Once the people's champion, always the people's champion.
This much was clear 30 seconds into Kelly Clarkson's Trump Taj Mahal Casino Resort concert Saturday night, as the opening verse of "All I Ever Wanted" had a capacity crowd on its feet.
In the second week of her fall tour in support of her fourth album, "All I Ever Wanted," Clarkson wowed http://pressofac.mycapture.com/mycapture/enlarge.asp?image=26128557&event=861478&CategoryID=27968"> an all-ages crowd with a hard-charging set of favorites and covers that show the singer is at the peak of her pop powers, each song punctuated by an anything-but-low roar from her adoring fans.
The adulation was to be expected. Give the woman a stack of take-out menus to sing, and she still would have received a raucous standing ovation after every one.
Almost two years to the day of her last appearance in Atlantic City, the Clarkson that emerged from behind a sheer white curtain was a more confident, polished performer than the one who has appeared three other times in the resort since being crowned the first "American Idol" champ.
Dressed from head to toe in black, she owned the Taj Arena, backed by a crack 11-piece band that included a DJ and horn section. The additions added a welcome texture to such Clarkson standards as "Walk Away."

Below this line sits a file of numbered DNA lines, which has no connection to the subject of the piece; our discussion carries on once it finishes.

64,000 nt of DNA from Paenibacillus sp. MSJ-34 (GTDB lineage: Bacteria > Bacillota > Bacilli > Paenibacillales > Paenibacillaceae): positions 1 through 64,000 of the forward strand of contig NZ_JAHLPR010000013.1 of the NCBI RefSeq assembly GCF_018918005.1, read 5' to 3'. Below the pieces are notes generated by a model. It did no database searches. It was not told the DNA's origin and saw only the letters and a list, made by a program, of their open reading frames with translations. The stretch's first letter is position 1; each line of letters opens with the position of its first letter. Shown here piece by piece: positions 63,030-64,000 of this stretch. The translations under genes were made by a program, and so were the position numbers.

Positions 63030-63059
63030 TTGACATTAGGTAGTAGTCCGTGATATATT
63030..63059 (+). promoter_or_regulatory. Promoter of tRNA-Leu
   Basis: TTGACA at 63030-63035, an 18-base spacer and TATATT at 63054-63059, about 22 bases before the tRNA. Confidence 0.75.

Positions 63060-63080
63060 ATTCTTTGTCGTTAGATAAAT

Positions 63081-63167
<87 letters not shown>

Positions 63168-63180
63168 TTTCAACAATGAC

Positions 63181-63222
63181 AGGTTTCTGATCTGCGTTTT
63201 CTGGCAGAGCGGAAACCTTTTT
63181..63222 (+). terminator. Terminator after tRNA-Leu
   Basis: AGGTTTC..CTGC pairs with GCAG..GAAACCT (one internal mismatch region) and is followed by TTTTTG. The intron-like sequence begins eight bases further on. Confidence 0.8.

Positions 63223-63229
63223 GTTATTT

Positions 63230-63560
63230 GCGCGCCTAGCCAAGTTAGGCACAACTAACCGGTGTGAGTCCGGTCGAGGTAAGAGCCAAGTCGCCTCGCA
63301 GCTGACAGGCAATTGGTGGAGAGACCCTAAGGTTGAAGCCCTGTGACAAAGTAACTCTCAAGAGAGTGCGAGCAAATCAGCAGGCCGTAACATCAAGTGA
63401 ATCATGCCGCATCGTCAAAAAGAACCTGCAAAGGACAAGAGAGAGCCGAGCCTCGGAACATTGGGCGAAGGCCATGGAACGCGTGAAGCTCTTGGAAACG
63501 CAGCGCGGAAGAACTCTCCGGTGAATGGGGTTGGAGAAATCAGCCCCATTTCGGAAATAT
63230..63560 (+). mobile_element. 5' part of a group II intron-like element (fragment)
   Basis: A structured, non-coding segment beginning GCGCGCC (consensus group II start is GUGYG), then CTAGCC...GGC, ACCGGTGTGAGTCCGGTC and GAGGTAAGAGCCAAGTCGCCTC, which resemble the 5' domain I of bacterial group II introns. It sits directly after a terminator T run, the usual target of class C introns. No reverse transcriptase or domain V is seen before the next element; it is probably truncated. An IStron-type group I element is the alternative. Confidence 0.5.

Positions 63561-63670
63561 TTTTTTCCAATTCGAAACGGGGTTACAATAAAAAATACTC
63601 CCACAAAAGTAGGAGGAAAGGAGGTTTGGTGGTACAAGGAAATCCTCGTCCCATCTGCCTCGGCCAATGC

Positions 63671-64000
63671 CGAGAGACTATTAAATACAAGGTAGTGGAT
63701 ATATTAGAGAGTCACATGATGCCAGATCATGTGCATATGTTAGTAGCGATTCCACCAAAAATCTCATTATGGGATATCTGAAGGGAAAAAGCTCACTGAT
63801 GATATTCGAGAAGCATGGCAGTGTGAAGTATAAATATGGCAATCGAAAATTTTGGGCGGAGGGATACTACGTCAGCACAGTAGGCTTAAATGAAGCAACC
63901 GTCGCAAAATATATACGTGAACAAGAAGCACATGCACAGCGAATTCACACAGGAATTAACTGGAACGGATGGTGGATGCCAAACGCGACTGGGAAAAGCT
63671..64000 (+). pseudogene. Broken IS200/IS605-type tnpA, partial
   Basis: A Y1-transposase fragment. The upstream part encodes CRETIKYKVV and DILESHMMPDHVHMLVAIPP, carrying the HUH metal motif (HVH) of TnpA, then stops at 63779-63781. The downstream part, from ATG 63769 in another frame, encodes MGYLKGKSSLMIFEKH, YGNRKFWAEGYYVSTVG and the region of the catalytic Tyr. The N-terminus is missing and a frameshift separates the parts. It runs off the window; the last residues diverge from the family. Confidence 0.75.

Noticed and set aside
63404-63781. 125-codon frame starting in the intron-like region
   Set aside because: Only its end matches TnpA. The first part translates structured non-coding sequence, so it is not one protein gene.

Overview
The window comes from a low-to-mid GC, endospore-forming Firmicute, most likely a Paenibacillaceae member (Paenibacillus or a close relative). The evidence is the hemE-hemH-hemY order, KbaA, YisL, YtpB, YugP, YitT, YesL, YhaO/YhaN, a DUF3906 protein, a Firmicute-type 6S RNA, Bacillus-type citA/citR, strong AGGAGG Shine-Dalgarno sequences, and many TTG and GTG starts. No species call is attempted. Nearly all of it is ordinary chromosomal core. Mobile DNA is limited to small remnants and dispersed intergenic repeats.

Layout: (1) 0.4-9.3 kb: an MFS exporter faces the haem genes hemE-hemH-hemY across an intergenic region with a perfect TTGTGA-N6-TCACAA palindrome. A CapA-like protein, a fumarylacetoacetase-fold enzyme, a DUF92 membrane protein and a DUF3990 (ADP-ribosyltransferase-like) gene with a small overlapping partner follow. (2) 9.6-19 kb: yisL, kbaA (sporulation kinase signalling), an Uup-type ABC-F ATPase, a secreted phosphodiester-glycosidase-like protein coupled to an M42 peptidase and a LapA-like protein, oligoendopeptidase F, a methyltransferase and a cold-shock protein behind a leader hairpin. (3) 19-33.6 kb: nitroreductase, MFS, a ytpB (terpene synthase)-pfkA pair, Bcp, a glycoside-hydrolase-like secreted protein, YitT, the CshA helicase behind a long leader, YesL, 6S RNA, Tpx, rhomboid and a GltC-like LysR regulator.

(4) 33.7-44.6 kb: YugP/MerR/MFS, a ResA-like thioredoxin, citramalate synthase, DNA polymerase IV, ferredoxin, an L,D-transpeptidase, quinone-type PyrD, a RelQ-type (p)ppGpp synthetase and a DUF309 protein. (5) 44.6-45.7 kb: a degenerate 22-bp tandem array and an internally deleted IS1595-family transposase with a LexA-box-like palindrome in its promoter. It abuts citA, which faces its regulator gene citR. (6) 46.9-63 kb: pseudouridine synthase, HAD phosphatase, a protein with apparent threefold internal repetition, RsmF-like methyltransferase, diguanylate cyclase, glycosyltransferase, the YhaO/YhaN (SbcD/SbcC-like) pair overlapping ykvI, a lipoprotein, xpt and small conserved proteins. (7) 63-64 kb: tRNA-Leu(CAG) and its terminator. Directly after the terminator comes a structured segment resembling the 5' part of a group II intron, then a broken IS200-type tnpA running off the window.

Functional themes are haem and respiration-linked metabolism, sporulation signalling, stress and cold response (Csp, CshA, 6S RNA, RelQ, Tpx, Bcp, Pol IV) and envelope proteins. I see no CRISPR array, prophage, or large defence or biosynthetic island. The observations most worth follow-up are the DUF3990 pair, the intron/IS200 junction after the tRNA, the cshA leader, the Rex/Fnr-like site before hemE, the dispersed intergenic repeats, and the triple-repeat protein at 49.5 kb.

At other times, she stripped the arrangements down to their core. A powerful "Behind These Hazel Eyes" relied on little more than her voice and two guitars. It came during the night's slowest section, when Clarkson's voice took center stage on the Black Keys' "Lies," a bluesy version of Patsy Cline's "Walking After Midnight" and "Hazel Eyes."
Still, the singer and her band rarely lifted their feet from the gas, powering through 20 songs during their 85 minutes on stage. From her faithful rendition of "Because of You" to the fizzy pop of "I Want You," Clarkson was willing to stretch beyond the confines of her records, and the show was the better for it.
Throughout, she took time to thank the fans so willing to give her their love. They stood on chairs, snapped pictures at will and often offered a fist-pumping exclamation point to the ends of songs.
As for her opening act, Parachute set the table with a jumpy 30-minute set of pop-rock that had the crowd riled up by its end. It would be no surprise to see the all-male quintet return as headliners before long.
But the group is still working its way up the ladder, a situation far different from Clarkson's climb from unknown to "American Idol" to bona fide pop superstar.
It makes you wonder: If not for "Idol," would the world have discovered Kelly Clarkson? The suspicion, after nearly 90 minutes of pulse-pounding pop-rock Saturday night, is yes.
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